"Not that again!" I slammed my palm down on the small kitchen table, making it vibrate and ring out loudly. "That bitchy princess act isn't going to work with me," I told her in no uncertain terms. "We're going to keep talking until we come to some sort of an understanding."

Ignoring me, she pressed the phone to her ear. "Hello."

"Goddammit, Keilana!"

"Oh, hi, Billie." Keilana leaned against the counter, pressing the cool water bottle to her flushed cheek.

"Fuck me," I mumbled, rolling my eyes in disgust. No matter where I tried to go, all roads led to Billie.

Keilana suddenly blanched. "I'm not sure I'm ready for that. I—" Then she saw that I was listening, and with an annoyed look, she marched into the bathroom, slamming the door shut behind her.

"Fine." I closed my eyes, and rubbed my temples, a helpless feeling enveloping me. "What am I gonna do? What am I gonna do?" If I told her the truth she would throw me out and never forgive me. If I continued to lie to her, I would never forgive myself. But that was my cross to bear, wasn't it? I'd sold my soul to the devil, so was it really right that now I was complaining about being in hell?

Deciding the only good thing left in my miserable excuse for a life was my business, I tried to listen to Keilana's conversation through the bathroom door. But she'd lowered her voice. All I could hear was a series of murmurs and finally the sound of the shower going.

Giving the bathroom door a good kick, I gave up. Rapidly approaching my breaking point, I locked my case notebook in my desk, grabbed my cell phone, and headed outside into the fresh evening air.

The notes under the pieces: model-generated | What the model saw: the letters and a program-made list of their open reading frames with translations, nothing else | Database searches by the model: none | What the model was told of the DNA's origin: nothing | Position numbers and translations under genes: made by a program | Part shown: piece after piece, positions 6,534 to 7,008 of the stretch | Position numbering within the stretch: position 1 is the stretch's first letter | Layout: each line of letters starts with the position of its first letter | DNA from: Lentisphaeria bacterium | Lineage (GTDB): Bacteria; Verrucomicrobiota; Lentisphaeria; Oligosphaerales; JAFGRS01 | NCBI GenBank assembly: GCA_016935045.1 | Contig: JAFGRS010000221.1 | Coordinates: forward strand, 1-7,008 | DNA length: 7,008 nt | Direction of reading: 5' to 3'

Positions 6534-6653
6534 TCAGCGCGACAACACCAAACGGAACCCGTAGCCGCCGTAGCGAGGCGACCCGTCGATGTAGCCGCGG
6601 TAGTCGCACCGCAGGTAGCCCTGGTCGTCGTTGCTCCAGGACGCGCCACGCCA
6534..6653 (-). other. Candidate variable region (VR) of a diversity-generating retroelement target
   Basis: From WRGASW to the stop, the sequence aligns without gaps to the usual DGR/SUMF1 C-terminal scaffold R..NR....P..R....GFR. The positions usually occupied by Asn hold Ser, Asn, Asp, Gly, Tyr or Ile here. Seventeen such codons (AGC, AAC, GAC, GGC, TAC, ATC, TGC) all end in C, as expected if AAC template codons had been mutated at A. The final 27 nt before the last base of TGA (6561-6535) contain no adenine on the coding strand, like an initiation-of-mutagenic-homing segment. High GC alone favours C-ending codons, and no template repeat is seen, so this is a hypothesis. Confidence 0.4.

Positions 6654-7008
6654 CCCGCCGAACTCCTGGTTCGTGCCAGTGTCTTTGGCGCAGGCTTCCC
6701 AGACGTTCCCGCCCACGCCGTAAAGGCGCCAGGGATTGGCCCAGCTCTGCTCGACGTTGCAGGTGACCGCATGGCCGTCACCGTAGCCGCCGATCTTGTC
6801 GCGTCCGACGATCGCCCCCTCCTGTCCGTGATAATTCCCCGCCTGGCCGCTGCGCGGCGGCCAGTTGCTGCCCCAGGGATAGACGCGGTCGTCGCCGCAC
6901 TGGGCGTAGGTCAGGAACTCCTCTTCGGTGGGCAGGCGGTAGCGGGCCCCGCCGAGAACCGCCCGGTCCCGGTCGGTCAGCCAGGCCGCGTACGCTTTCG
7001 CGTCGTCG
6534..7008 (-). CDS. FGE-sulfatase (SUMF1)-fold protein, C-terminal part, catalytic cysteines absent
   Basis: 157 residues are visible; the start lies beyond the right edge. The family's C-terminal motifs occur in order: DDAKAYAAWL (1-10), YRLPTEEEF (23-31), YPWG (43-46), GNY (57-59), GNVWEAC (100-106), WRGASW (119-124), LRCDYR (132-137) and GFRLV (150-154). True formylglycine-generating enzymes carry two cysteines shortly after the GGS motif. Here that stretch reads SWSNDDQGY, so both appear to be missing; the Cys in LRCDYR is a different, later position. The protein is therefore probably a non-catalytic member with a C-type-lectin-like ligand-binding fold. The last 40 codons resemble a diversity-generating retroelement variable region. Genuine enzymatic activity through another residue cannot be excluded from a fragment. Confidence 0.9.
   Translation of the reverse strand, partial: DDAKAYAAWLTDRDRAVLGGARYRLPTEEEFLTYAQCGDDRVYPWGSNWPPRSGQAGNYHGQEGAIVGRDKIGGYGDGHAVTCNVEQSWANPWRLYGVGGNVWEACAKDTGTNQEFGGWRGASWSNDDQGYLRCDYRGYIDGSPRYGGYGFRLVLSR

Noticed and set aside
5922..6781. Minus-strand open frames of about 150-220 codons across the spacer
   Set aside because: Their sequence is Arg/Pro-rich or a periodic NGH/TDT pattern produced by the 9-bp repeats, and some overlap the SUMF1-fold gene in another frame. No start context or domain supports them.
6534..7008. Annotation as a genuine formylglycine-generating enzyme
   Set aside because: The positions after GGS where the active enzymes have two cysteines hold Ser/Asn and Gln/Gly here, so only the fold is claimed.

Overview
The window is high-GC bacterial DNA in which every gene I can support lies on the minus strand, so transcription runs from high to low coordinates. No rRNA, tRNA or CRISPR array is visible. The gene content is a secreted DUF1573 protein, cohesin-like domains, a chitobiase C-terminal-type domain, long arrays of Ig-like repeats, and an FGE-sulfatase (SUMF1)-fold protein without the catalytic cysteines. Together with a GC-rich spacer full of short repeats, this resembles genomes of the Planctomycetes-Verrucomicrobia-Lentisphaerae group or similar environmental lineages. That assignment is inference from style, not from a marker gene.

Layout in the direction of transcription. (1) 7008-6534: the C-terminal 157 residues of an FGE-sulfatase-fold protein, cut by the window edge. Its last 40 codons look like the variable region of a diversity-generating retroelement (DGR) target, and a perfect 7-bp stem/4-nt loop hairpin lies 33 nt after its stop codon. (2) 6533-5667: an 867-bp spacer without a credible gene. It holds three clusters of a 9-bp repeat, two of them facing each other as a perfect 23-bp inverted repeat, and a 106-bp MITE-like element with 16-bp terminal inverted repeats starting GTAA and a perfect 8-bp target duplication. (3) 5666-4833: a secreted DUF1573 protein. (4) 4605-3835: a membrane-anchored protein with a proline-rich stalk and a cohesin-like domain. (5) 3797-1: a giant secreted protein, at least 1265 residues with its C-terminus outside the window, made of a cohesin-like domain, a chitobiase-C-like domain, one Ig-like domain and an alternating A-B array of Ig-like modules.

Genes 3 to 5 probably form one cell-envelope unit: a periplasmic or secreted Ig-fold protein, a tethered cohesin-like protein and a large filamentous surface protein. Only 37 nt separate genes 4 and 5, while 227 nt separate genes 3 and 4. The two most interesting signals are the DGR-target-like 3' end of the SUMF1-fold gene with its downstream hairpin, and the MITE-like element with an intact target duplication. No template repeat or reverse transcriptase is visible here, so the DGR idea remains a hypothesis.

On the fourth ring, Russ picked up.

"Hey, Belinda!" he greeted, sounding happier than anyone should.

"Hey," I replied tonelessly. "I need your help tonight."

"You do? Excellent! What can I do?"

I looked back at our cottage. The automatic porch lights had just popped on, signaling dusk. The weather, right along with my relationship with Keilana had gotten colder all week. Absently, I rubbed the goose bumps on my arms, wishing I had on long sleeves. "I need you to babysit Keilana while I go see what I can find out about Billie."

"That's the crazy bitch who tried to shoot me, right?"

I didn't remind Russ that the gun had only been a toy and that she really hadn't tried to shoot him. His fear had been real and he'd undoubtedly gotten a lot of mileage out of his adventure with his pals from the office. "Yeah, that's her. I think she's part of whatever Keilana is doing."

"Her drug connection."

"No!" I exploded. "How many times do I have to tell you she's not a junkie?"

"Fine. Take it easy. Even if she's not her drug connection or madam ..."

"Russ," I warned.

"Confronting Billie might be dangerous."

I smiled coldly. "Don't you worry, I can handle Billie." In fact, I was looking forward to the prospect with childish glee.

"If she's not her connection, how does Billie fit into this other than being the Poppenhouse kid's nutcase friend?"

"It's likely that Keilana and Billie ..." I gripped the phone so hard my knuckles hurt. "They're probably sleeping together. And—"

Russ snorted derisively. "Keilana should have better taste."

I couldn't help but smile at that. "Be that as it may, there's something between them. It's more than them being girlfriends." I began moving down the small path toward the fountain, kicking pebbles out of my way as I went. "Call it women's intuition."